Renee Rosen is the author of the new novel White Collar Girl. Her other books include the novels Dollface and What the Lady Wants. A former advertising copywriter, she lives in Chicago.
Q: How did you come up with the idea for White Collar Girl, and for your main character, Jordan Walsh?
A: After I finished What the Lady Wants, my editor, agent and I started brainstorming on what my next book should be.
We were all intrigued by the idea of the Chicago Tribune and the Daley Machine, but it wasn’t until I met Marion Purcelli, a woman who started at the Tribune in 1949 as a “copyboy,” that the story really began taking shape. Marion took me under her wing, sharing many wonderful stories of her days at the paper.
Jordan Walsh and her mentor Mrs. Angelo are both based on Marion Purcelli, and after meeting her, the book pretty much wrote itself. I really did not know what would happen from one chapter to the next. The characters took the story and ran with it and I was just along for the ride.
Q: You’ve written three historical novels about Chicago. How did the writing and research process compare this time with the previous two?
A: The biggest difference between this book and my previous novels, Dollface, which was set in the 1920s, and What the Lady Wants, set in the Gilded Age, is that many of my readers were alive in the 1950s. They remember first-hand many of the events that I was writing about so it was important to get the details exactly right.
That was a real challenge, and yet, the beauty of writing about the not too distant past is that I was able to interview people who could give me personal accounts of the very subjects I was researching.
Q: What do Jordan’s experiences say about women in journalism in the 1950s?
A: I think Jordan’s experience of coming up against sexism in the workplace wasn’t unique to journalism. I think women in the 1950s were treated as second-class citizens in just about every field.
They were rarely in management or positions of power and their careers were often stalled in the rolls of secretaries and coffee-fetchers and the like. It took courageous women like Marion Purcelli and Jordan Walsh to challenge their male coworkers and pave the way for the generations to come.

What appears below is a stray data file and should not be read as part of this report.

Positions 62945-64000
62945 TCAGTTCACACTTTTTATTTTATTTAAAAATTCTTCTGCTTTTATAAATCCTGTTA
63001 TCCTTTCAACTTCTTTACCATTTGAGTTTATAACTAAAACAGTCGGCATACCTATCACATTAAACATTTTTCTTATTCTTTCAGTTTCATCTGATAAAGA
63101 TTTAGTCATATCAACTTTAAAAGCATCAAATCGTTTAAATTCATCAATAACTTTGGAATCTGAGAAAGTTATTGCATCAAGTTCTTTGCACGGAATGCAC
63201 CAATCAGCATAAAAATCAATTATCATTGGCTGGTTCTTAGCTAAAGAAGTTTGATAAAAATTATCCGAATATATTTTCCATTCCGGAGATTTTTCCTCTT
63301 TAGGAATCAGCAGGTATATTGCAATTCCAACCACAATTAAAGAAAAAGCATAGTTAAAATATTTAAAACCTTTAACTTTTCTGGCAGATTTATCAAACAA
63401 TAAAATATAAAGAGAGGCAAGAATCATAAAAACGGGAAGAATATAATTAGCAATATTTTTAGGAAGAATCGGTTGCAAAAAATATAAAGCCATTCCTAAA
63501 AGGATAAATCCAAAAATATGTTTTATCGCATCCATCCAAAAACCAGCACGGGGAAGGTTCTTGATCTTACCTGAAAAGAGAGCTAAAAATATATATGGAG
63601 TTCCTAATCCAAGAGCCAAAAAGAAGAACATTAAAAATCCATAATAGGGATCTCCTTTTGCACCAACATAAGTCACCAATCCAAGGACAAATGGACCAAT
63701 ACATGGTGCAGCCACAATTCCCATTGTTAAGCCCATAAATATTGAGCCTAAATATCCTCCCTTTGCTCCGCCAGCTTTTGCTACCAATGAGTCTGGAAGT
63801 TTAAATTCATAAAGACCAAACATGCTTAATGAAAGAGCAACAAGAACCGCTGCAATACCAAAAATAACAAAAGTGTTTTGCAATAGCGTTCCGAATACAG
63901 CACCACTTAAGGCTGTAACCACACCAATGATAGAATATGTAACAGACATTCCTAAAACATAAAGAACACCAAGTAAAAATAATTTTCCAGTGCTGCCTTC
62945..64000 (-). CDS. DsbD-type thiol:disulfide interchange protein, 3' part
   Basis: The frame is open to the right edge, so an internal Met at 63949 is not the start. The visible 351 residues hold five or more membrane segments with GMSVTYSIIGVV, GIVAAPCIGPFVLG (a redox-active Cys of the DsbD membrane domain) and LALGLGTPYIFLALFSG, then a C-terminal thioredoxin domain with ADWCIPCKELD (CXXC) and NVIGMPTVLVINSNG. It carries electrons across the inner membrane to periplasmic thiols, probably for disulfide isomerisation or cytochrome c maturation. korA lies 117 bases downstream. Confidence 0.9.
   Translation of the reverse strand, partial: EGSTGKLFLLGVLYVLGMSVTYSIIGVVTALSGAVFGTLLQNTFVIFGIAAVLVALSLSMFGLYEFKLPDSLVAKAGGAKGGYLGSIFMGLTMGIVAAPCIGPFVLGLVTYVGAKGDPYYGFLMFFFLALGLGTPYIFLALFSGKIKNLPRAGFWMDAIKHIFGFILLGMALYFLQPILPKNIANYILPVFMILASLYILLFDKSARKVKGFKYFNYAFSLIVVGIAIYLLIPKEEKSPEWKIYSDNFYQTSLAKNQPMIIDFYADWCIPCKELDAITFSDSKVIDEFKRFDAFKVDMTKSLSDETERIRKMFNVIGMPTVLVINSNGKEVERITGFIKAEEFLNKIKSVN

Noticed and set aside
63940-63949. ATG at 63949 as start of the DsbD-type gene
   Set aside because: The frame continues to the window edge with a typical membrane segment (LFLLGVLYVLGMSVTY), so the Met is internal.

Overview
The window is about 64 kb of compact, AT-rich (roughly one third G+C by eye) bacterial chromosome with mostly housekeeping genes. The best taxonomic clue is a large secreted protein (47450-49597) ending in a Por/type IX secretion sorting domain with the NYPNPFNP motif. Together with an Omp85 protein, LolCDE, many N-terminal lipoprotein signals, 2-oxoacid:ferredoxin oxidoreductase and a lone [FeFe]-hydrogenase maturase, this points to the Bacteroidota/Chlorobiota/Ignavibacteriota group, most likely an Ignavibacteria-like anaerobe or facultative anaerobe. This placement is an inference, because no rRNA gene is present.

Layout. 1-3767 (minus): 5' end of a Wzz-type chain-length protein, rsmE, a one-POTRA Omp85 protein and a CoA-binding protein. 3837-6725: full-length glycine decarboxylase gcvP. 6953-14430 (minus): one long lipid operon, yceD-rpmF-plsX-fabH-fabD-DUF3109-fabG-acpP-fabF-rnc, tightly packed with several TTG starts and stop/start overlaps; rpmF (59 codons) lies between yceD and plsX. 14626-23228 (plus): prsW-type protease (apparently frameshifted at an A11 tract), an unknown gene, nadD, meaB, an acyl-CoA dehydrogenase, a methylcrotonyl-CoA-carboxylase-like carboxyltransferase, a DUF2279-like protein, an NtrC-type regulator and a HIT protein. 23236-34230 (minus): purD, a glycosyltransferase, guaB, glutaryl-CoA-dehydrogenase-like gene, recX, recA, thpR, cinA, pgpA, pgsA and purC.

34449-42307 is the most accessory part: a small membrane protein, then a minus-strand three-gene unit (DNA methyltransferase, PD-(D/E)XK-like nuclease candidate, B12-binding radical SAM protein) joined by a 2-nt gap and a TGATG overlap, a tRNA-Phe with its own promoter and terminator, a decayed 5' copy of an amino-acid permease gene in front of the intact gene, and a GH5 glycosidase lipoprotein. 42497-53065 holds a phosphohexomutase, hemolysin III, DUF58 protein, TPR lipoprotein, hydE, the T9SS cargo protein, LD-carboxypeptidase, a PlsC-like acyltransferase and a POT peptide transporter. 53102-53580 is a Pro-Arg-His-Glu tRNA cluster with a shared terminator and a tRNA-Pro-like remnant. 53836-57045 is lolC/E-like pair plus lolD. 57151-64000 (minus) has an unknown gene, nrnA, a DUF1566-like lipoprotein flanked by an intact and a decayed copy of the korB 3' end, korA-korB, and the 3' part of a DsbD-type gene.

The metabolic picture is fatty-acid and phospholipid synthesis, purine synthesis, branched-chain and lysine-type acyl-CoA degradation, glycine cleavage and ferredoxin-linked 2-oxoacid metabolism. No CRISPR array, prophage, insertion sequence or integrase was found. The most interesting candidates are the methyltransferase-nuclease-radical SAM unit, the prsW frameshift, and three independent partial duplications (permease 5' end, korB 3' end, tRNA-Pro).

Q: How much were the stories Jordan covers based on real incidents?
A: Great question. Nearly all the stories she investigates in White Collar Girl were taken straight from the headlines. I literally scoured back issues of the Tribune in search of the most scandalous events I could find—and thankfully, Chicago has many of those to choose from.
In a few instances I did shift the timeline and set the events back in the 1950s, but things like the horsemeat scandal, whereby horsemeat was being passed on to the consumer as beef, actually happened. Same for the Summerdale Scandal, in which the cops were helping a burglar in his robberies.
Also, the issue of voter fraud that surrounded the Nixon/Kennedy election has been well documented and given today’s political shenanigans makes it especially timely.
Q: What are you working on now?
A: I’ve just turned in my new book, Windy City Blues, about the Chicago Blues and Chess Records, which was a tiny record label in Chicago that introduced the world to such iconic artists as Muddy Waters, Howlin’ Wolf, Bo Diddley, Chuck Berry and Etta James.
Even the Rolling Stones crossed the pond to come record at Chess Records. Chicago’s Michigan Avenue was once known as Record Row because of all the music coming out of this town, including the Beatles’ American debut.
And of course you can’t tell the story of the Blues without going into the Civil Rights Movement, the Payola scandal, and the British Invasion. So there’s lots of themes in this book and it’s told from three different points of view, which was something new for me.
Obviously I could go on and on about this. I’m just on fire about this book. It changed me more than anything else I’ve ever worked on.
Q: Anything else we should know?
A: I’m on the hunt now, looking for what I’m going to write about next. This is always an interesting journey since I know that whatever I pick, it’s going to have to be something that I can become completely obsessed with and live with for the next 18 months or so.
Right now I haven’t a clue as to what that next book will be, so wish me luck as I begin the process of searching for topics.
--Interview with Deborah Kalb. For a previous Q&A with Renee Rosen, please click here.